Commissioner of Social Security as to any fact, if supported by substantial evidence, shall be
conclusive . . . .” 42 U.S.C. § 405(g). “Substantial evidence has been defined innumerable times
as more than a scintilla, but less than a preponderance.” Thomas v. Celebrezze, 331 F.2d 541,
543 (4th Cir. 1964). This standard precludes a de novo review of the factual circumstances that
substitutes the court’s findings for those of the Commissioner. Vitek v. Finch, 438 F.2d 1157 (4th
Cir. 1971). The court must uphold the Commissioner’s decision as long as it is supported by
substantial evidence. Blalock v. Richardson, 483 F.2d 773, 775 (4th Cir. 1972). “From this it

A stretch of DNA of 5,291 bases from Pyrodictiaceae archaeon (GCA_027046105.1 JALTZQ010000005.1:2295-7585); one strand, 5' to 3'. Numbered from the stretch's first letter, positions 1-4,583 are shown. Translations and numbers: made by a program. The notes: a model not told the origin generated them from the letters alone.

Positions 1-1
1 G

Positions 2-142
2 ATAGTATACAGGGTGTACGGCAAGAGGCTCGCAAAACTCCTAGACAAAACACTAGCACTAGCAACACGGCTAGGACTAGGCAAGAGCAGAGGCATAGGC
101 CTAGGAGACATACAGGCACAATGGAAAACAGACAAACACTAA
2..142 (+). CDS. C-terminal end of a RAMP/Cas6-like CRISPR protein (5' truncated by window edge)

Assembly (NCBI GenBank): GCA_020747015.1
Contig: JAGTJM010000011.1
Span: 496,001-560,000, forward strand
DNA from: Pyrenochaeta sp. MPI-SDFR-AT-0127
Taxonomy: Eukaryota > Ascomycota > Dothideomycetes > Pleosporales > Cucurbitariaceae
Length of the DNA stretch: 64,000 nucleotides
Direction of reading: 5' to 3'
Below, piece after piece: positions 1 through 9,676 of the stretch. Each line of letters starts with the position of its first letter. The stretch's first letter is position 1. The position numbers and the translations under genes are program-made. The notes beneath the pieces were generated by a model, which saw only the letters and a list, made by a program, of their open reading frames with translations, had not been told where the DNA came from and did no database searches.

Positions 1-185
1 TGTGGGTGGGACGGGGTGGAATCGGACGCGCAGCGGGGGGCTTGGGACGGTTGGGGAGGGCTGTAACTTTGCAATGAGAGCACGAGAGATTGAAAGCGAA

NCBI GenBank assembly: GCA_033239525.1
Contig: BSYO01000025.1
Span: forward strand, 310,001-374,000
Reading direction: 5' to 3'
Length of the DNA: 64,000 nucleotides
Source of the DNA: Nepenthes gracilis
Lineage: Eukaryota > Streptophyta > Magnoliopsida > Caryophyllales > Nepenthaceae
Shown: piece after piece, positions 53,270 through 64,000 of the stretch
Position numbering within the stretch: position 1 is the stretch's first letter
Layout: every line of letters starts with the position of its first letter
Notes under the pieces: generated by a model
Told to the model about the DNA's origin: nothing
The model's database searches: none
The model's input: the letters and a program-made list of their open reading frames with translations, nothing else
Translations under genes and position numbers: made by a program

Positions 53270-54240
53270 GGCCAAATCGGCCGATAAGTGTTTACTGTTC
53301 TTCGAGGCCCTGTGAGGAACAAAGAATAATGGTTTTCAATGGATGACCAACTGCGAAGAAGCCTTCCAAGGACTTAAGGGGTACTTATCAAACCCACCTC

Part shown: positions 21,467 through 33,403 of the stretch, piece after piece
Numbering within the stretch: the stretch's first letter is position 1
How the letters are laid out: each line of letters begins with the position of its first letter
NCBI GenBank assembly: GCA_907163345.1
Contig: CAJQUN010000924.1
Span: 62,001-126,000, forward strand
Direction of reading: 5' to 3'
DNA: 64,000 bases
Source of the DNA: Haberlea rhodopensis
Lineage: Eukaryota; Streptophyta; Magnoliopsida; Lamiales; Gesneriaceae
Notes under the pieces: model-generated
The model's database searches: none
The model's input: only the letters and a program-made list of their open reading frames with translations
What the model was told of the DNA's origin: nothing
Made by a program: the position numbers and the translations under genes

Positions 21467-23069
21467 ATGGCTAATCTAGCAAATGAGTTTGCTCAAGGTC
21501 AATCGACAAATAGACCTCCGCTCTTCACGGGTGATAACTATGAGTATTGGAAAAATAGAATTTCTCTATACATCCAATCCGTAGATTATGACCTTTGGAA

does not follow, however, that the findings of the administrative agency are to be mechanically
accepted. The statutorily granted right of review contemplates more than an uncritical rubber
stamping of the administrative action.” Flack v. Cohen, 413 F.2d 278, 279 (4th Cir. 1969).
“[T]he courts must not abdicate their responsibility to give careful scrutiny to the whole record to
assure that there is a sound foundation for the [Commissioner’s] findings, and that [her]
conclusion is rational.” Vitek, 438 F.2d at 1157-58.
The Commissioner’s findings of fact are not binding if they were based upon the
application of an improper legal standard. Coffman v. Bowen, 829 F.2d 514, 517 (4th Cir. 1987).
However, the Commissioner’s denial of benefits shall be reversed only if no reasonable mind
could accept the record as adequate to support that determination. Richardson v. Perales, 402
U.S. 389, 401 (1971).
Plaintiff was fifty years old at the time of her hearing before the ALJ regarding her